With health reform mandates looming a little more than a year away ...

Employers across Oklahoma are trying to figure out how Affordable Care Act mandates will affect their bottom lines.
by Paula Burkes Modified: October 13, 2012 at 12:02 am •  Published: October 15, 2012

When Wayne Hansen co-founded Old School Bagel restaurant five years ago, his wife went back to work as a teacher. She basically had to, so his family could get health insurance, Hansen said. He and his wife have four kids, including a special-needs child who sees a cardiologist yearly, he said.

They were glad to have the medical coverage, Hansen said. Still, their share of the premiums was exorbitant — nearly $1,200 a month, including $580 for him alone, he said.

“There wasn't much left over from my wife's check,” he said. “It was like she was working just for health insurance.”

Hansen, 40, recently saved his household some $400 a month by rolling off his wife's health plan and retaining Salerno Health, a new Oklahoma City startup that offers direct primary, specialty and surgical care on a prepaid basis, starting at $49 a month for individual primary care.

Hansen, who bought a catastrophic policy in case he needed emergency or hospital care, since has trumpeted the Salerno option with his employees and anyone else who'll listen.

Meanwhile, with the major health care reform mandates just more than a year away, MedEncentive, another Oklahoma City startup, has won the attention of two of the nation's top reinsurance companies for its Internet-based patient-doctor wellness product that's been proven to cut costs through better managed care.

Counting the costs

Meanwhile, employers statewide are trying to figure out how mandates will affect their bottom lines.

Hundreds of human resources professionals statewide attended Crowe & Dunlevy's labor and employment seminars last week in Tulsa and Oklahoma City, where director Cori Loomis gave the keynote luncheon presentation “Holy Healthcare, Batman! The Affordable Care Act Was Upheld. Now What Do We Do?”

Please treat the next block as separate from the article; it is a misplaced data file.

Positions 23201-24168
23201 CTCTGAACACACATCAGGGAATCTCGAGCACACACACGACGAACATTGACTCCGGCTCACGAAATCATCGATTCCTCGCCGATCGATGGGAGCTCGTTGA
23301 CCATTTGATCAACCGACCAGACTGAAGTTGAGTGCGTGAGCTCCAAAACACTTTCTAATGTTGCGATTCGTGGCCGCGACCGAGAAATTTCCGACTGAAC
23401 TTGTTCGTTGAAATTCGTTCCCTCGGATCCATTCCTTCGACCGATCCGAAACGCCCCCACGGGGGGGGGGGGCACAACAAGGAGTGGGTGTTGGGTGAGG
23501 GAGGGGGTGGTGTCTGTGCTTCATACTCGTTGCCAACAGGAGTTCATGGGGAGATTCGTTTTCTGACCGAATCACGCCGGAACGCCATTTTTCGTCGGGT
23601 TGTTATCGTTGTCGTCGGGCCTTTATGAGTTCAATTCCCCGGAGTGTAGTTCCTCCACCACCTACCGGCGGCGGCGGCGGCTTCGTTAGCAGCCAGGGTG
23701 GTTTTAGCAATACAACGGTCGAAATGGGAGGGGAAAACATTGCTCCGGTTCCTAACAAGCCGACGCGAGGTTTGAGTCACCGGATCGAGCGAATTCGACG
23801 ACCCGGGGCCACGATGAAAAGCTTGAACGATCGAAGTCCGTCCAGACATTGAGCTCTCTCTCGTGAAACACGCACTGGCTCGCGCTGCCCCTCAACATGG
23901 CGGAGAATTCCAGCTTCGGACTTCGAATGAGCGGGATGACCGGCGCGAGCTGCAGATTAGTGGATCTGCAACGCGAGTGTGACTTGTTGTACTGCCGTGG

The answers for employers aren't as simple as initially thought, Loomis said.

“Many may be subject to the ACA and not realize it,” Loomis said. The law requires businesses with 50 or more full-time-equivalent employees to provide health insurance, but the key is the word “equivalent.” Part-time employees, or those who work fewer than 30 hours, are included in the calculation, she said.

Companies — such as restaurants, clothing stores, tax preparers and Oklahoma City's Sunbelt Staffing, whose vice president, Marla Robinson, attended the conference — need to run calculations, Loomis said.

Robinson said Sunbelt, which employs six full-time workers and 40 to 150 temporary workers annually, is looking at pairing a high-deductible health plan with a health savings account, which provides tax-sheltered benefits to Sunbelt and offers workers a way to save for their medical costs with an account that rolls year to year.

Meanwhile, larger employers can't simply compare their annual cost of providing health insurance with the cost of annual penalties, Loomis said. She gave the example of BancFirst, whose executives recently told state legislators that it would be cheaper to pay health care for the additional employees they estimate covering, with the health care act's automatic enrollment mandate for companies with 200 or more employers, than not to provide health insurance — $410,000 annually compared with some $1.2 million.

The bank's estimates accounted not only for the various penalties but also the cost of increasing salaries so employees could buy insurance elsewhere, Loomis said. If Oklahoma chooses not to expand its state-federal “SoonerCare” Medicaid program, lower-income employees who would have qualified under the expanded program will be looking to their employers for the health insurance the Affordable Care Act requires them to have, starting in January 2014, Loomis said.

SoonerCare is in a wait-and-see mode, spokeswoman Jo Kilgore said.

“It's up to the state leadership whether the program expands or not,” Kilgore said. If it does, the state expects to cover about 200,000 qualified Oklahomans in addition to its estimated 1 million current members, she said.

Curiously, enrollment in Insure Oklahoma, a SoonerCare program that subsidizes low-income self-employed workers and those who work at businesses with 99 or fewer workers, has dipped, Kilgore said. Member and employer enrollment was 9,213 in September, compared with 10,032 a year ago.

Oklahoma City independent insurance broker Michael Shaw of Andreini & Co. isn't surprised.



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